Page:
EK: I read manuscripts in different capacities. This last year I believe I read at least 16 full manuscripts of my clients, some of these more than once. In my work as a freelance editor, I’d say I’ve read about 24-30 full manuscripts (I often read one manuscript four times during a coaching period). I also request quite a number of full manuscripts from authors, but I don’t always get all the way to the end of these requests. Since I am only paid for manuscripts I sell, I will stop reading full manuscripts at the point at which I know for certain I won’t be taking on a project. Sometimes I’ll continue to skim a manuscript if I’m compelled by something in the story even though I know it needs more editorial time than I can devote to it. In total, I think I read 100+ manuscripts per year. I read many more partials than this, though.

I read that you might hesitate to represent a nonfiction author who doesn’t yet have an online platform. Would you encourage writers who aspire to publish in different genres to create pseudonyms and distinct social media platforms before publication? Why or why not? 

EK: It’s very important for nonfiction authors to have a presence online and to be able to show some outreach in the community. This is something nonfiction authors should work on before they even submit to agents, though if I run across a great nonfiction project and the author isn’t out there (but has potential), I will coach them on branding themselves and getting their name out there in the quickest way possible. In terms of pseudonyms, this is a discussion I would have with an author. I don’t think I could say in any definite way here how authors writing in more than one genre should brand or market themselves. Something like this would need to be decided on a case-by-case basis.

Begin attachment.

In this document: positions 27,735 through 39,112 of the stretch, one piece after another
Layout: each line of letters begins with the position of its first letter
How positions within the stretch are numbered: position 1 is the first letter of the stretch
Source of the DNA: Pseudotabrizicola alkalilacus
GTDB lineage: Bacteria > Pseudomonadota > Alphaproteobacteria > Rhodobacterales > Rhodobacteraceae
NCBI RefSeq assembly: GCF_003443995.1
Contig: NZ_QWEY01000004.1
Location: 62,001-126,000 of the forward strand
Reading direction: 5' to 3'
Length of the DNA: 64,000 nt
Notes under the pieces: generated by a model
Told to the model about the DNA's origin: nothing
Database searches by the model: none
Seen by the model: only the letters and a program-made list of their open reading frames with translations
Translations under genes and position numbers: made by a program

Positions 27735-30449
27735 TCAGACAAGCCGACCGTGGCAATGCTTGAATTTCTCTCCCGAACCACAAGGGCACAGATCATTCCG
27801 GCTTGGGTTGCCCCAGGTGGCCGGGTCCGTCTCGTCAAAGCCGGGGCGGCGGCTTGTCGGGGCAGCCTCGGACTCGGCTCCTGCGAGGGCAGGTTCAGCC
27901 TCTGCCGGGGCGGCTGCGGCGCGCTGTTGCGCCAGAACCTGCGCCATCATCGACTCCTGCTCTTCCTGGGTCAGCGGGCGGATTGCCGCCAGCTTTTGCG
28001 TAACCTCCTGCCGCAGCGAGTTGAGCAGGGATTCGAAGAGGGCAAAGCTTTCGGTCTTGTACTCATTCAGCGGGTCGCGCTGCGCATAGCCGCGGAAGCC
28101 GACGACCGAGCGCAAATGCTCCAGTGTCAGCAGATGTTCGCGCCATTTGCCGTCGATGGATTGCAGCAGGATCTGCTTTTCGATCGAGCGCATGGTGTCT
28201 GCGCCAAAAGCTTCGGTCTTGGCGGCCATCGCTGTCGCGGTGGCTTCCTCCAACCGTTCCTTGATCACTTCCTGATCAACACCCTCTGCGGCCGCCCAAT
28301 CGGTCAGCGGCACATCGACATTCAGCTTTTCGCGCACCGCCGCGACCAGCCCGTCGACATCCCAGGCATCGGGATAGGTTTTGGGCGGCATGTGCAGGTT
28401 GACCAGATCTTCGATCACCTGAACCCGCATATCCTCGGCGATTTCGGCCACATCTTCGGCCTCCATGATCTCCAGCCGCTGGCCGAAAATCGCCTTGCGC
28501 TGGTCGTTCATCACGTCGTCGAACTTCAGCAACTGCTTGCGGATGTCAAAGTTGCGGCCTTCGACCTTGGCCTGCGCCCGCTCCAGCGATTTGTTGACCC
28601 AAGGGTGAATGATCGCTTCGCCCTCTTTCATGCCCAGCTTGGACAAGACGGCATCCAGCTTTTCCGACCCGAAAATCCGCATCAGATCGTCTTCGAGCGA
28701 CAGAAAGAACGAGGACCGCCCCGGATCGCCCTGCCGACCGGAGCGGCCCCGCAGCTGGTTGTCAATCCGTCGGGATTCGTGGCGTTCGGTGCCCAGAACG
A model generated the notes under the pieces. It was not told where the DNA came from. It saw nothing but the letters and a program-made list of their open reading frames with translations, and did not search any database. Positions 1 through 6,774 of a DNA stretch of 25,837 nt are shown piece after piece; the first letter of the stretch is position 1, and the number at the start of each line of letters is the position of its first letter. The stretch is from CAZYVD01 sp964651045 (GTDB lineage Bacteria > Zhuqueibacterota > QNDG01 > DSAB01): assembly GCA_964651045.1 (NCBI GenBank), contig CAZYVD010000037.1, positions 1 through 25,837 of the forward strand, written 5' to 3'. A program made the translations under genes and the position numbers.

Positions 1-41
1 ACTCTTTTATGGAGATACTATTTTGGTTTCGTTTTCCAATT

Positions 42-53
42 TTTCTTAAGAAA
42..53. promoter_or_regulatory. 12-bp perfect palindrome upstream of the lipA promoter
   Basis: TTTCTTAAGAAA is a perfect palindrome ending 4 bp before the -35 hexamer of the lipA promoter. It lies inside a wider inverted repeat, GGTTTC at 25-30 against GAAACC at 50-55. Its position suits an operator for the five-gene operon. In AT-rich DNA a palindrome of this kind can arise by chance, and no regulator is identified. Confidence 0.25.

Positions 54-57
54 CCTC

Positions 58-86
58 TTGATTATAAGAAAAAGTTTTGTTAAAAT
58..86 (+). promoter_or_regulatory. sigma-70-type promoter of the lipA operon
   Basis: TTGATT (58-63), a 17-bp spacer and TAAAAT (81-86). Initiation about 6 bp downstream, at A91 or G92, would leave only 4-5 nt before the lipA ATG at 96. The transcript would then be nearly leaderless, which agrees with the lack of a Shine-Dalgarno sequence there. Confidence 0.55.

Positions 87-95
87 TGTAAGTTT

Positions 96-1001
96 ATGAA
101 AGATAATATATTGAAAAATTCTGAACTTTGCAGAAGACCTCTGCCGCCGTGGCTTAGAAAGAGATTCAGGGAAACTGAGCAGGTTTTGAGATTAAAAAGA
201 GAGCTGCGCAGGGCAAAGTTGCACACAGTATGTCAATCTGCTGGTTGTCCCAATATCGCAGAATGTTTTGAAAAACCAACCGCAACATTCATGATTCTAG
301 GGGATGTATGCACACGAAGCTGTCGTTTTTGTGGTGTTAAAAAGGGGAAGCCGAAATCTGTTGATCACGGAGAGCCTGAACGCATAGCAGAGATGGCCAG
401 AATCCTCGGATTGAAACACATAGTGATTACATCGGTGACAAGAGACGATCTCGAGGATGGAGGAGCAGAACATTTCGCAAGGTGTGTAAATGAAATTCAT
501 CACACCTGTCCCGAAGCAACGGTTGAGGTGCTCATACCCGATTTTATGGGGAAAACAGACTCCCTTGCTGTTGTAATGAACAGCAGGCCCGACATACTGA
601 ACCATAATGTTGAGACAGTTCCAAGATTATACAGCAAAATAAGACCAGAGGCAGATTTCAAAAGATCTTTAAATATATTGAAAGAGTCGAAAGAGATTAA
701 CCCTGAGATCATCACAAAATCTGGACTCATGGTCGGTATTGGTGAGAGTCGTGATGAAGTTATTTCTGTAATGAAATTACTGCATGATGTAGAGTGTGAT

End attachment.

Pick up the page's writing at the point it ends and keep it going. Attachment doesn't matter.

WB: What’s the biggest lesson you’ve had to learn with respect to your work?

To trust my instincts and stick close to what I’m passionate about.

I saw you are a team member of She Writes Press. Is that still true? Can you talk a little bit about your role there, and how it differs or is similar to what you do with Kimberley Cameron?

I’m a freelance editor for She Writes Press. I tend to work with quite a number of memoirists through She Writes, which I love. She Writes has an editorial package where you can sign on to work with an editor like me and pay for a package of four phone calls and are also billed editorial hours. So, I may work with someone over the period of a year or less where I will read their full manuscript as many as four times, making notes on the manuscript itself as well as talking with the author on the phone about edits, problem-solving or the creative process. The goal is for the project to be ready for publication by the end of the 4-call package (though this doesn’t always happen). Rita Gardner’s Coconut Latitudes is one book I’ve worked on through She Writes that I’m proud of (currently up for an award). I’m looking forward to seeing Margaret Bendet’s LEARNING TO EAT ALONG THE WAY in print as well as Barbara Donsky’s VERONICA’S GRAVE.